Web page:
Polyamines are involved in many cellular processes, including DNA structures and function. Since DNA, or some DNA-containing structure, is known to be the target for cell killing by ionizing radiation and a number of chemotherapeutic agents, we investigated the effects of polyamine depletion on cytotoxic responses of Chinese hamster cells to X-irradiation. Colony forming ability after single, acute radiation exposures of cells growing under oxic conditions was minimally affected by endogenous putrescine and spermidine depletion, achieved after treatment with α-difluoromethylornithine. Survival of cells rendered hypoxic and then irradiated was unaffected by α-difluoromethylornithine treatment. However, cellular recovery processes were nearly completely suppressed in polyamine-depleted cells, including sublethal damage recovery, as evidenced by split-dose irradiations in log phase cultures, and potentially lethal damage recovery, observed when growth-inhibited cultures were allowed time to repair radiation damage prior to being plated for colony formation. Both these recovery processes were restored by exogenous putrescine treatment. Reaccumulation of intracellular spermidine content closely correlated with restoration of potentially lethal damage recovery. Depletion of putrescine and spermidine pools had little effect on either single or double strand DNA break production or rejoining. These data demonstrate that both sublethal and potentially lethal damage recovery are polyamine-dependent processes in Chinese hamster cells, and imply that the mechanisms by which hamster cells recover from these types of radiation damage are unrelated to their ability to rejoin DNA strand breaks, at least during the first hour after irradiation. Finally, these results suggest that the depletion of tumor polyamine content may be an effective method of enhancing the sensitivity of human tumors to fractionated radiotherapy.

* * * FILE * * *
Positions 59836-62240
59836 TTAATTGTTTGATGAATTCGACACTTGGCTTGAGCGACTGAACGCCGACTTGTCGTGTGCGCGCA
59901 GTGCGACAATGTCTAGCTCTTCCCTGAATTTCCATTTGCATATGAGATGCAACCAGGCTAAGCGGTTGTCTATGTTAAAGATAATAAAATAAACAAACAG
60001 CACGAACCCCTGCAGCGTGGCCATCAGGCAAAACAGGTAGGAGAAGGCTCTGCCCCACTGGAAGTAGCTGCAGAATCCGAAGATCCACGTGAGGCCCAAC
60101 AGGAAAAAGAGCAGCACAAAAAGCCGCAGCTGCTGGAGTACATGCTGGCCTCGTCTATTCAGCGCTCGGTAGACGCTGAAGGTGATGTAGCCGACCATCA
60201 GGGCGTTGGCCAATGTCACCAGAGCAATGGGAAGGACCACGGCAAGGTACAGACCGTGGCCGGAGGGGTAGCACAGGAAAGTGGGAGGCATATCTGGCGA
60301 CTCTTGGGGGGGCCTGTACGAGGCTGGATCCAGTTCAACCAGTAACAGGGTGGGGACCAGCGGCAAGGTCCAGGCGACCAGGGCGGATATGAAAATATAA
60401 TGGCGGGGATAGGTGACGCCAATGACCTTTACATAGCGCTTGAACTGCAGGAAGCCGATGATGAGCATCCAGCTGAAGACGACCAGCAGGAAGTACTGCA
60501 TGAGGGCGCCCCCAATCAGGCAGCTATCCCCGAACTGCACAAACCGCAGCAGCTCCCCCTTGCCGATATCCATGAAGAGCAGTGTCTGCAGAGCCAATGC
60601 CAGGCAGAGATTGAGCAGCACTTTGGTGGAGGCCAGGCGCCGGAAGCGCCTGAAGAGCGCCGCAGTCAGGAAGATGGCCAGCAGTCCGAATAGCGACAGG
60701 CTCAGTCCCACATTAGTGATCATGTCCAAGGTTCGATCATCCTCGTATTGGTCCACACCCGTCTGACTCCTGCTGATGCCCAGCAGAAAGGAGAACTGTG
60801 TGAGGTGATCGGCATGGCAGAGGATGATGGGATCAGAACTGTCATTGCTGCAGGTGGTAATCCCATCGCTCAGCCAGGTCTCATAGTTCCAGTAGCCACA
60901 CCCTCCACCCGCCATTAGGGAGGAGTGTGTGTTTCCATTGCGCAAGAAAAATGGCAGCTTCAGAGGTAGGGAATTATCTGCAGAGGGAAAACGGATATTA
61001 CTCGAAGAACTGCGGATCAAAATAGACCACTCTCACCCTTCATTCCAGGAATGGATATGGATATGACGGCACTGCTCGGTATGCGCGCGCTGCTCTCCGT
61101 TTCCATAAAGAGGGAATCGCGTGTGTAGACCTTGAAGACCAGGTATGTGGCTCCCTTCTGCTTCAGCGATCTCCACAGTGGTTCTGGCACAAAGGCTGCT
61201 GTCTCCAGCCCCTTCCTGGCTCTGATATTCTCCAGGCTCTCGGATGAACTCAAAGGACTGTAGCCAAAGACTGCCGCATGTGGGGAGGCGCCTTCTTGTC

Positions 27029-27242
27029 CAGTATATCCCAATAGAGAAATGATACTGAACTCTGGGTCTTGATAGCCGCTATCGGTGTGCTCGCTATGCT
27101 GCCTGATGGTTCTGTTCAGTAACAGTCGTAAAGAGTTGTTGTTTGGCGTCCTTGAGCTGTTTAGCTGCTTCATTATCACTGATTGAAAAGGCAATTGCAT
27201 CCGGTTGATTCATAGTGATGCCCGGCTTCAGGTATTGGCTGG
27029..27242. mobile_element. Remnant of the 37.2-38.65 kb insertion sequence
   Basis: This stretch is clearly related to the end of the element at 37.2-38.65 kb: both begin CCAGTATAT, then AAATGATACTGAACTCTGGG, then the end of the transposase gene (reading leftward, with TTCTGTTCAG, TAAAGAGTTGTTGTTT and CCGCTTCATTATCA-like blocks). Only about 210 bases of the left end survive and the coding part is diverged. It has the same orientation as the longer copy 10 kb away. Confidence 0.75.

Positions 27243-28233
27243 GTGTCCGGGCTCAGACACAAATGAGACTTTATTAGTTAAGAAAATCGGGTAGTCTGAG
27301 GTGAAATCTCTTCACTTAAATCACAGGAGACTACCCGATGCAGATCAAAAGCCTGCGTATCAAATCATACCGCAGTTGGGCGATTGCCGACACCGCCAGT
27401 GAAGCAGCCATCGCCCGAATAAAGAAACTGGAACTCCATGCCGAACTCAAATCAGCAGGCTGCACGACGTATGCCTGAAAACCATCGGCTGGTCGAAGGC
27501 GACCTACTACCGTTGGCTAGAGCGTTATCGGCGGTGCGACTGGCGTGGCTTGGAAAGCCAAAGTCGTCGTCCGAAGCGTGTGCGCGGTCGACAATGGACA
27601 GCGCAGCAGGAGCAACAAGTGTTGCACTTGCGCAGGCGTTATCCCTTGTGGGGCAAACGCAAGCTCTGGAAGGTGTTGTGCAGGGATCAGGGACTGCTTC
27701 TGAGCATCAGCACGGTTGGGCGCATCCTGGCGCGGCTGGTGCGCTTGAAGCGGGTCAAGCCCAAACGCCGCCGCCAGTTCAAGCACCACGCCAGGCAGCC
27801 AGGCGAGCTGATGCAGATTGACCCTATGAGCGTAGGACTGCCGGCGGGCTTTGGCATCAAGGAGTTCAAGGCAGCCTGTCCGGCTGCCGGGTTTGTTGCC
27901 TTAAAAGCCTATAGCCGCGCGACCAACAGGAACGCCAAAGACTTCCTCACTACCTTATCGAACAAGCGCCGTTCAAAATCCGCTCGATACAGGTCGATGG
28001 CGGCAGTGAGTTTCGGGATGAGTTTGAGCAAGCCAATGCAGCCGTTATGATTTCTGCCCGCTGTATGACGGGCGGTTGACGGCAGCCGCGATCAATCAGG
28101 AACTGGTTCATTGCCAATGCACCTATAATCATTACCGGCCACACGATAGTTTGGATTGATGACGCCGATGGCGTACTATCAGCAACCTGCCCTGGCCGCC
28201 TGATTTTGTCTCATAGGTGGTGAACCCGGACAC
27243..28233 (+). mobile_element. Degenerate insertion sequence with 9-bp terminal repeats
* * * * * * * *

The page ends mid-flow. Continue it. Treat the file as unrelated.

|Original language||English (US)|
|Number of pages||5|
|Publication status||Published - 1988|
ASJC Scopus subject areas
- Cancer Research